The pre-existing needs factor included three components: physical, functional, and self-assessed health status. First, respondents were asked whether they were ever diagnosed by their physicians to have the following medical conditions: stroke, diabetes, arthritis, or cancer, with a dichotomous response (“0” = No and “1” = Yes). Second, functional health was measured by basic ADL and instrumental ADL (IADL). Respondents were asked about any difficulty performing any of six ADL tasks: eating, bathing, dressing, toileting, transferring in and out of bed, and getting around the house (Katz 1983) and five IADLs such as preparing meals, shopping for groceries, managing money, making telephone calls, and taking medication (Jette et al. 1992). Lastly, respondents were asked to rate their overall health status using five response categories ranging from excellent to poor.
The level of adherence to traditional values regarding long-term care was assessed by four statements on cultural values specific to long-term care. These were used in a previous study to tap cultural dimensions related to familism, family harmony, and attitude toward care in a nursing home (Min 2005a). The four statements were: “Adult children should be more responsible than elderly parents for making long-term care arrangement of the parents,” “Care should be provided by family members, not by an outsider,” “It is OK for children to place their impaired elderly parents in a nursing home for proper care,” and “It is desirable not to share bad news with family members.” Responses were measured on a 4-points Likert scale ranging from “Strongly disagree,” “to ”Strongly agree.” These were dichotomized in the subsequent data analysis due to small sample size.
The assessment of a preferred caregiver was based on a disability scenario of hip fracture. This scenario depicted a hip fracture injury situation with a potential ADL limitation from the time of hospital discharge to a 6-month recovery period. Open-ended questions were asked regarding own preference for choosing a caregiver. Qualitative responses were audio-taped and coded into three groups of caregivers (spouse, children, or paid helper). These responses were dichotomized into formal/professional helper or informal helper/caregiver.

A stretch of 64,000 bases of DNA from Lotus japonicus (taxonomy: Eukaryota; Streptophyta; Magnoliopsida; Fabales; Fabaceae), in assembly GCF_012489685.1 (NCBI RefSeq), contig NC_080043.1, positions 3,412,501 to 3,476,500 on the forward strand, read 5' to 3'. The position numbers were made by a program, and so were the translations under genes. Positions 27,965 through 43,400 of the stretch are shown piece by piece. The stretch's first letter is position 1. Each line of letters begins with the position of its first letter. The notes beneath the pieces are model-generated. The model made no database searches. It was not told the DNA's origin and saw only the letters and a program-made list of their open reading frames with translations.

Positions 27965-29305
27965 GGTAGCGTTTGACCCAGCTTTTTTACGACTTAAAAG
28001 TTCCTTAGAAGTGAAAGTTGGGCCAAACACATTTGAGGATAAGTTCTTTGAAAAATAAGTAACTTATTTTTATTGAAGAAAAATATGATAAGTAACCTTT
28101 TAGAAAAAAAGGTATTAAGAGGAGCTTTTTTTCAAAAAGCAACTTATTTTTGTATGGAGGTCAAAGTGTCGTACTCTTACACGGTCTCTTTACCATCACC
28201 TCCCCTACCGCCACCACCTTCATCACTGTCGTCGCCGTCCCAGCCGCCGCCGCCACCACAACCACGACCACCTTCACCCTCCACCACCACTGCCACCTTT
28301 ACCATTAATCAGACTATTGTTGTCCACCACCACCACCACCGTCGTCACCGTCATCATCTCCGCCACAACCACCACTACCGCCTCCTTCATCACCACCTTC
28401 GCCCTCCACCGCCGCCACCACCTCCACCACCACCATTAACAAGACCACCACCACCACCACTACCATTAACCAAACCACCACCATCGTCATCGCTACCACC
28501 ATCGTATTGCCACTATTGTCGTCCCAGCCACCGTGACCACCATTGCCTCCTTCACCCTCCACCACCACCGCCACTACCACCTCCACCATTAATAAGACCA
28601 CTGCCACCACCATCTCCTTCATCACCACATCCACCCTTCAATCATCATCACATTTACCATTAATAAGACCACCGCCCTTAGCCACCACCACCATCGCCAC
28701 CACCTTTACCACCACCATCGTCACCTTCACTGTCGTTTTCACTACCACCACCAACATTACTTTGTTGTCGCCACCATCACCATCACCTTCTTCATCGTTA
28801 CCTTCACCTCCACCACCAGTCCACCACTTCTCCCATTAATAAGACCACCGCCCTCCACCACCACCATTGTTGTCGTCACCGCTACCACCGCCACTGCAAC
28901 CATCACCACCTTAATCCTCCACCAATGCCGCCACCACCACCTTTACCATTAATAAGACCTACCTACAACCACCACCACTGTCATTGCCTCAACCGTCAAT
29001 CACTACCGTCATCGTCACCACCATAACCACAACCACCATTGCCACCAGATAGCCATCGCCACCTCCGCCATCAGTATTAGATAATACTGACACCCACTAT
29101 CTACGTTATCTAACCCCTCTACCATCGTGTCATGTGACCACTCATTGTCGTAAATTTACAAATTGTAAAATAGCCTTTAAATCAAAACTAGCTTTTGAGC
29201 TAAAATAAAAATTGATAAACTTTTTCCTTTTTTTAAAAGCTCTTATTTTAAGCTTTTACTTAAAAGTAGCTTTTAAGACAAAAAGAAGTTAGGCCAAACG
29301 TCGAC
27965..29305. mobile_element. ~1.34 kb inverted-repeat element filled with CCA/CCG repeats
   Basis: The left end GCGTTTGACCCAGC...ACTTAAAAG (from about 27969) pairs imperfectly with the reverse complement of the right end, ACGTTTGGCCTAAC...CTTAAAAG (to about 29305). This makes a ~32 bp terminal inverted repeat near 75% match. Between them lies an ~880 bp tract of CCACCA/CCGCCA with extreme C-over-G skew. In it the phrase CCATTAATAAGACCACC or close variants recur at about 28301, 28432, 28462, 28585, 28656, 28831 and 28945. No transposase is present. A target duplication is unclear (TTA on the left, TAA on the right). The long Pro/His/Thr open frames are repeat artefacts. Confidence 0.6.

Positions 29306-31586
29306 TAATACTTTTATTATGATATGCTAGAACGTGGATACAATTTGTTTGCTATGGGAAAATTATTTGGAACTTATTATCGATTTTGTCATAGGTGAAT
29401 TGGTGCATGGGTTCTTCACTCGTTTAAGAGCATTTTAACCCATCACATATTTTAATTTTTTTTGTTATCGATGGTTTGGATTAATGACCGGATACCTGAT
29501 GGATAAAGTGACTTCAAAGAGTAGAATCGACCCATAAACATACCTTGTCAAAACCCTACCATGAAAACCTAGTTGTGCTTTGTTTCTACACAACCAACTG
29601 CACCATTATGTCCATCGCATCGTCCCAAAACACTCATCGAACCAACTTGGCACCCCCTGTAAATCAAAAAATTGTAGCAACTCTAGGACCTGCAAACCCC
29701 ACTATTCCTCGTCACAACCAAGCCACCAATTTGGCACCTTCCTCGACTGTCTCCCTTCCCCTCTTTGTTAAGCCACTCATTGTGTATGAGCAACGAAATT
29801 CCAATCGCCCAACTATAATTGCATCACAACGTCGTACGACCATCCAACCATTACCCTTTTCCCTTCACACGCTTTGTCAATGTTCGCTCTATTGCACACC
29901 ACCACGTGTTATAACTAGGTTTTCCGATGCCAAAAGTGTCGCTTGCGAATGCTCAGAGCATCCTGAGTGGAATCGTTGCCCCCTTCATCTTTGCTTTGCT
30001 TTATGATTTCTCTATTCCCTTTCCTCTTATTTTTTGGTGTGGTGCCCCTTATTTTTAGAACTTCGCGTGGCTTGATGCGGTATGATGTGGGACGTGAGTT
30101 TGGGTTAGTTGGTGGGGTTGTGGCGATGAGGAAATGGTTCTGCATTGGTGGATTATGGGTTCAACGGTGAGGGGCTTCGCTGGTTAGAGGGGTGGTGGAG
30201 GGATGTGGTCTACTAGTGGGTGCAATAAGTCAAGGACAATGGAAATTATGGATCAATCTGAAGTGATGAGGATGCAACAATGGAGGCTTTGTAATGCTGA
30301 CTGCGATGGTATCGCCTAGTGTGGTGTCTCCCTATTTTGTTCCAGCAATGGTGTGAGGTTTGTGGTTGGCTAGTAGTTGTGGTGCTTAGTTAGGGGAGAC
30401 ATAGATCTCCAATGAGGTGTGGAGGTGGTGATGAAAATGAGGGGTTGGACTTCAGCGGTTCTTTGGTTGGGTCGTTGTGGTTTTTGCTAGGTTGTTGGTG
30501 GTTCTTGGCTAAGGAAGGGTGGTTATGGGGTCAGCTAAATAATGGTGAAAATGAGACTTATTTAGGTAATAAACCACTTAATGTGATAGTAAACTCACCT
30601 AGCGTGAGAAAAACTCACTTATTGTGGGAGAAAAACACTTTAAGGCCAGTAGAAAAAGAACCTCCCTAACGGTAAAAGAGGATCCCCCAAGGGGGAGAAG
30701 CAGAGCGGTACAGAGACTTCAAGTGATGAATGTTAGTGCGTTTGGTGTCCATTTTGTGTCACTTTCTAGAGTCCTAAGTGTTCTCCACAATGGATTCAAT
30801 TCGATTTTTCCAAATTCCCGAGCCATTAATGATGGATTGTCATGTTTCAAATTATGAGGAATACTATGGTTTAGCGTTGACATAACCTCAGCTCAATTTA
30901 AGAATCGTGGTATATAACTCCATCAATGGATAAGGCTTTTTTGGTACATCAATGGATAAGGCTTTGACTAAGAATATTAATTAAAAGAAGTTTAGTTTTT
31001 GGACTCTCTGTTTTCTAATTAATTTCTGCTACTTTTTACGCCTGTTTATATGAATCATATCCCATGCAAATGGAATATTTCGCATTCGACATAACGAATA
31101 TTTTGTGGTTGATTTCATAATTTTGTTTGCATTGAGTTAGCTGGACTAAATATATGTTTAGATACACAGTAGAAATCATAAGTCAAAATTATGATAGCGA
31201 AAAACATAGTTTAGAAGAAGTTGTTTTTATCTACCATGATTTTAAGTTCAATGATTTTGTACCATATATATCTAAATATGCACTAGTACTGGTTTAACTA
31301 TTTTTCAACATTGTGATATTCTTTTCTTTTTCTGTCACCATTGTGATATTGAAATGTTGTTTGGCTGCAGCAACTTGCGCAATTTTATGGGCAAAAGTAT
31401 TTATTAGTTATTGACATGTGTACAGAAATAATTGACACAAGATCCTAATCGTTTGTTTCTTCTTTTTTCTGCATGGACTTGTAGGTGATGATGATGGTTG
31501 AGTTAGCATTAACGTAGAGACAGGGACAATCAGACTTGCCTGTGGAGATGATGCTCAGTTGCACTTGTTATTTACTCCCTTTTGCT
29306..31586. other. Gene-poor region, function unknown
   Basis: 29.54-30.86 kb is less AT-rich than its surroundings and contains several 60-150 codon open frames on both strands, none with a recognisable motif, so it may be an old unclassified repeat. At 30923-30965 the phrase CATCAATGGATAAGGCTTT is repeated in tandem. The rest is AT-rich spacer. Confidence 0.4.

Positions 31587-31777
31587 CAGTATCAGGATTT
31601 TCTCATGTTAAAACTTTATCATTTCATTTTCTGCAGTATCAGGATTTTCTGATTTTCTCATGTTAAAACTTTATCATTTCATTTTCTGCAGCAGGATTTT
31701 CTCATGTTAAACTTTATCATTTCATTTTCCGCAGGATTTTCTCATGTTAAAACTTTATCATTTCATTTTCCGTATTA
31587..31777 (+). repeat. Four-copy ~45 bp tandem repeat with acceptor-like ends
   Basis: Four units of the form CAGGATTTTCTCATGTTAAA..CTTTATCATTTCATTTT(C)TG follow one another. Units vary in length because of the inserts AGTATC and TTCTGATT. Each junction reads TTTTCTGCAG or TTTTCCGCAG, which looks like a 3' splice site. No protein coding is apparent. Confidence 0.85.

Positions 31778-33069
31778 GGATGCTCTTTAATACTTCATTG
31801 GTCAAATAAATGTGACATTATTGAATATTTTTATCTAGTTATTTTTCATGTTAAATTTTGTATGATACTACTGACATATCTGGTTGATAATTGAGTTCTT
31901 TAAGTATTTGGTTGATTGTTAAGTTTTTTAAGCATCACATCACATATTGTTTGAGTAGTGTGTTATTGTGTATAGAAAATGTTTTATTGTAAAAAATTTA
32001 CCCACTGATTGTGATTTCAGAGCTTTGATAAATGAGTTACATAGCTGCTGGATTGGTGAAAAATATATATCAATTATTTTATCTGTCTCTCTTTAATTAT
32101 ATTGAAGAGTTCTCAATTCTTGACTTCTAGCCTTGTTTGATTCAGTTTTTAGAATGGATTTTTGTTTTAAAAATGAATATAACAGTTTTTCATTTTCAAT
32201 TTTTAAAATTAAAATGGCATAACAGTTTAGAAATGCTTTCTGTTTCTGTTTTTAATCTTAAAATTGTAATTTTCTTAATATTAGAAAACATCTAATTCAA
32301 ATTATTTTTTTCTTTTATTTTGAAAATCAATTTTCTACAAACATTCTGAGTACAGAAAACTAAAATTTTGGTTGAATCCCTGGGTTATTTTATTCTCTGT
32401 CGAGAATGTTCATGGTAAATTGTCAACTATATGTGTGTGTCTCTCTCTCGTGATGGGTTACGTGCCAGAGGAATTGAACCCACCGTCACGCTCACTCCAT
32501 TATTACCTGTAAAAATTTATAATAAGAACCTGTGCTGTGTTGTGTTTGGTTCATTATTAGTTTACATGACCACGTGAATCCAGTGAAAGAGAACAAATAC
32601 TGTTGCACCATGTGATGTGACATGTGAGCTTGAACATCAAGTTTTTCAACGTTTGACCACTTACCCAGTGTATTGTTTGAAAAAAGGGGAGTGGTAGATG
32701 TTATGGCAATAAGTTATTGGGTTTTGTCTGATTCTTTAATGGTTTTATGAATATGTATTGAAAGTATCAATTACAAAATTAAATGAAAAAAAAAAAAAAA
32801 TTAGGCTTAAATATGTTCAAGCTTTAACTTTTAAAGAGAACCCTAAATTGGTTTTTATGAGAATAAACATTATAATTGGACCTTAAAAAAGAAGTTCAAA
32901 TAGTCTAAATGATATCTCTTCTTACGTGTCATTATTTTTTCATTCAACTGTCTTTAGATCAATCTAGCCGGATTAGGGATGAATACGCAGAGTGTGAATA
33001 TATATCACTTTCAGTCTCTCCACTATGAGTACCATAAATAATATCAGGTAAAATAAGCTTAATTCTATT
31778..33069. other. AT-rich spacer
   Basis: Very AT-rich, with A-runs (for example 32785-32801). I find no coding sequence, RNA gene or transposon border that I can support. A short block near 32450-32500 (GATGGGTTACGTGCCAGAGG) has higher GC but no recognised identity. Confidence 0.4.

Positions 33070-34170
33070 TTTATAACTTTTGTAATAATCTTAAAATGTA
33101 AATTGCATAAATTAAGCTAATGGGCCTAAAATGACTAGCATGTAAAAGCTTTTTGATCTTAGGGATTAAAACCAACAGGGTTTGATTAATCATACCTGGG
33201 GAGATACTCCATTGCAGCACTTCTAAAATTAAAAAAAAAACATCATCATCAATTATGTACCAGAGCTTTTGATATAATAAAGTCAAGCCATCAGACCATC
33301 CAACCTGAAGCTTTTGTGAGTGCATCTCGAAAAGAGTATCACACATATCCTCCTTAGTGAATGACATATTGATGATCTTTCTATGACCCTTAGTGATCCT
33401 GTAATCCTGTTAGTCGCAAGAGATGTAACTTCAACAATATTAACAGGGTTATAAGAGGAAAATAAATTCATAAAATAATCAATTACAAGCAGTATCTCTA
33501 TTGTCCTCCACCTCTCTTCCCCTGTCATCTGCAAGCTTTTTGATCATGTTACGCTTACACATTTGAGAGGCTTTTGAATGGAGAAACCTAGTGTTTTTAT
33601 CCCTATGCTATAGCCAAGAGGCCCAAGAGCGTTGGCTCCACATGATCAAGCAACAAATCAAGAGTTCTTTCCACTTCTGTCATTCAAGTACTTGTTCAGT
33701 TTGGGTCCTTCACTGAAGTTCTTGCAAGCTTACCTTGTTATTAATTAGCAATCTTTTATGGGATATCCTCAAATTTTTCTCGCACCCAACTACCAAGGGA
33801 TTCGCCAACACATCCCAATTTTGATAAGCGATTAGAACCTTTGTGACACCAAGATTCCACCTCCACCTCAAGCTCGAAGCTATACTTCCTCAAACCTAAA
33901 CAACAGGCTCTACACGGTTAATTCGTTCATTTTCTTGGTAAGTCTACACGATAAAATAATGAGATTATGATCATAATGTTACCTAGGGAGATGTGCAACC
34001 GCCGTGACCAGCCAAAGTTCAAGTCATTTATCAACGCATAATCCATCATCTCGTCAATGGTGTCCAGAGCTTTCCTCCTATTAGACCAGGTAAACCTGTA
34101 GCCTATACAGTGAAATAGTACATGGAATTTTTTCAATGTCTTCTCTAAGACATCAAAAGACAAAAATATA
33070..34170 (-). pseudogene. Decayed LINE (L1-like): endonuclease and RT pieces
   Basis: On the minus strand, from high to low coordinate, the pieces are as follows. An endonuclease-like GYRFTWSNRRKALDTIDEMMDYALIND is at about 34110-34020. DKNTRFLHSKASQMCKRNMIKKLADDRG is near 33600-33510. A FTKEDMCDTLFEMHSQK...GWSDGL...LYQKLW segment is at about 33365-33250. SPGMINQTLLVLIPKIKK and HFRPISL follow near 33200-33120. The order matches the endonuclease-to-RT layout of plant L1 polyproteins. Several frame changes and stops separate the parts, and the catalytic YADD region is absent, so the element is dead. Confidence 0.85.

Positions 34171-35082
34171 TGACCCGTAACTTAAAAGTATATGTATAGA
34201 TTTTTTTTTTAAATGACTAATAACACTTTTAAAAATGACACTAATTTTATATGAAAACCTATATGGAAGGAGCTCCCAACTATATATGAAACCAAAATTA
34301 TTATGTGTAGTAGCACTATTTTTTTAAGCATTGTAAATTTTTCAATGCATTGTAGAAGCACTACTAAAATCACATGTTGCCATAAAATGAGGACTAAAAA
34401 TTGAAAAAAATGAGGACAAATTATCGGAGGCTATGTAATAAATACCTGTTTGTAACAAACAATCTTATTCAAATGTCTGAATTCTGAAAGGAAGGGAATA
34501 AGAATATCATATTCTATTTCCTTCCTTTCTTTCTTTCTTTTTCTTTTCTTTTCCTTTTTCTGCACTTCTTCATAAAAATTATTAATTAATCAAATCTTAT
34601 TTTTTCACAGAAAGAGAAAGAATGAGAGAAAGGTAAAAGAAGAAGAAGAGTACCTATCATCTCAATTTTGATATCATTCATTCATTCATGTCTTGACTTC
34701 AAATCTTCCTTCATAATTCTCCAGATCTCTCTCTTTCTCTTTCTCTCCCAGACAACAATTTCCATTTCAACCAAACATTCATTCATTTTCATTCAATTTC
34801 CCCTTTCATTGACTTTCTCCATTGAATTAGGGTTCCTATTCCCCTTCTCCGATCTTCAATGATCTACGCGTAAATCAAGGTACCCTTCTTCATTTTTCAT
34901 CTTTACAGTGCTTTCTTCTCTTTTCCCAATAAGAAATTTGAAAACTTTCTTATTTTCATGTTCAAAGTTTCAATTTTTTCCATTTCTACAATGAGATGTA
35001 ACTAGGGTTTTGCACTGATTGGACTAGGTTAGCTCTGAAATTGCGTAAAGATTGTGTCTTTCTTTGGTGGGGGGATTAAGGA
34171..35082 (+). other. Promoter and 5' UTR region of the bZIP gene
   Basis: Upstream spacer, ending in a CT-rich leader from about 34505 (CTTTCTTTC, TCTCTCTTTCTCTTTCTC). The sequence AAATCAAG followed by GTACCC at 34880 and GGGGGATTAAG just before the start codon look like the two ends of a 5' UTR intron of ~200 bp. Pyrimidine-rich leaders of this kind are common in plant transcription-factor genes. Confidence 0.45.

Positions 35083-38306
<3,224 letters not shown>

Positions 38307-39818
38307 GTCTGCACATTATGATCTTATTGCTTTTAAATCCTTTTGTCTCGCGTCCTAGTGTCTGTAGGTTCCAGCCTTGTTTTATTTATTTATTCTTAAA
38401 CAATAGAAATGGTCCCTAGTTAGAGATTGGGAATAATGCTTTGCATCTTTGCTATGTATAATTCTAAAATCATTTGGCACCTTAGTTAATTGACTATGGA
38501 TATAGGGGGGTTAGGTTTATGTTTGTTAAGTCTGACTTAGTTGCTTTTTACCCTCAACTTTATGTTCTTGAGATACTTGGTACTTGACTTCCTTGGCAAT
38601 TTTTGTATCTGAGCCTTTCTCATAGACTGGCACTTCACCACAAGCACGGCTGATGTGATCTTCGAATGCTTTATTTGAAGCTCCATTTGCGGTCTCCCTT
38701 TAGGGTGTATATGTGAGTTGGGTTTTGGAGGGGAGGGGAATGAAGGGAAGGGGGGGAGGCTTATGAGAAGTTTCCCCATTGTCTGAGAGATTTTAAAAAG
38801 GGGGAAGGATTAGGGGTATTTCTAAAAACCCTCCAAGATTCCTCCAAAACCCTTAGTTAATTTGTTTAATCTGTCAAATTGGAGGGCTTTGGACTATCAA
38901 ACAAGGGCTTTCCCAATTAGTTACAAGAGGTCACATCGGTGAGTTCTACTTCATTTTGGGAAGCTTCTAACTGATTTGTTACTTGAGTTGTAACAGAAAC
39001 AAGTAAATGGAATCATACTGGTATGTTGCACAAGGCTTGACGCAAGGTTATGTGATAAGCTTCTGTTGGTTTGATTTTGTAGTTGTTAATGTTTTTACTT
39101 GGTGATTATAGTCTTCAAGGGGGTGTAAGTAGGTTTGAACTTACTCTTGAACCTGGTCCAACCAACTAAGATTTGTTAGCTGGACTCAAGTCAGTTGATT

Bivariate relationships were examined between preferred caregiver and each variable in predisposing, enabling, need, and cultural factors, using a series of binary logistic regressions. Then, two models of multivariate analyses were tested with one model with the cultural factor, and the other without the cultural factor. This hierarchical approach was used to assess the mediating effect of the cultural factor between the three factors of the Andersen model, and the selection of preferred caregiver. The mediating effect was tested by a chi-square difference test in logistic regression (Hosmer and Lemeshow 2000), which is equivalent to the change in R-square in linear regression (Alwin & Hauser 1975). Specifically, Model 1 contains three factors of predisposing, enabling, and pre-existing needs. Model 2 adds the cultural factor to Model 1. To examine a mediating effect of the cultural factor in Model 2, the difference in model chi-square statistics for Model 1 versus Model 2, and the difference in associated degrees of freedom were calculated. The interaction terms such as ethnicity X living alone, ethnicity X four items from the cultural factor were examined for their substantive importance in understanding the preferred long-term care arrangement. As these interaction terms were not significant, they were excluded from the final model. Finally, as there was evidence of multicollinearity between marital status and living alone, marital status was dropped from the multivariate logistic regression model. STATA 8.0 was used for data analysis (StataCorp 2004).